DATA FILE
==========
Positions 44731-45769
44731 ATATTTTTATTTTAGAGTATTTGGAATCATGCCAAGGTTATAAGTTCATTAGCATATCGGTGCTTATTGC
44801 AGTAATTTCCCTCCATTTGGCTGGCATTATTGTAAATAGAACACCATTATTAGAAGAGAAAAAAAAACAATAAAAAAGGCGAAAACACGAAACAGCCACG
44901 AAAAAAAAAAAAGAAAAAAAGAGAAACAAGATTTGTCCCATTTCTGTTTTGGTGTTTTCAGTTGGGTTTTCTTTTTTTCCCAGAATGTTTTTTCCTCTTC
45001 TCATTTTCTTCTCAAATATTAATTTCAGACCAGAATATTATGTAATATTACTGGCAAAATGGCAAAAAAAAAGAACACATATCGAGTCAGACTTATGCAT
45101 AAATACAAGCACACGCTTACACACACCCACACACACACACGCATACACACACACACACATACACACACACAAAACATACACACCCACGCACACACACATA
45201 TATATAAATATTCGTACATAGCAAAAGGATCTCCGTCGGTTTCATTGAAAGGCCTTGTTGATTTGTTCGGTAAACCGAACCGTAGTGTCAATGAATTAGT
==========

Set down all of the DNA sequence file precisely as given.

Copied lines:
Positions 44731-45769
44731 ATATTTTTATTTTAGAGTATTTGGAATCATGCCAAGGTTATAAGTTCATTAGCATATCGGTGCTTATTGC
44801 AGTAATTTCCCTCCATTTGGCTGGCATTATTGTAAATAGAACACCATTATTAGAAGAGAAAAAAAAACAATAAAAAAGGCGAAAACACGAAACAGCCACG
44901 AAAAAAAAAAAAGAAAAAAAGAGAAACAAGATTTGTCCCATTTCTGTTTTGGTGTTTTCAGTTGGGTTTTCTTTTTTTCCCAGAATGTTTTTTCCTCTTC
45001 TCATTTTCTTCTCAAATATTAATTTCAGACCAGAATATTATGTAATATTACTGGCAAAATGGCAAAAAAAAAGAACACATATCGAGTCAGACTTATGCAT
45101 AAATACAAGCACACGCTTACACACACCCACACACACACACGCATACACACACACACACATACACACACACAAAACATACACACCCACGCACACACACATA
45201 TATATAAATATTCGTACATAGCAAAAGGATCTCCGTCGGTTTCATTGAAAGGCCTTGTTGATTTGTTCGGTAAACCGAACCGTAGTGTCAATGAATTAGT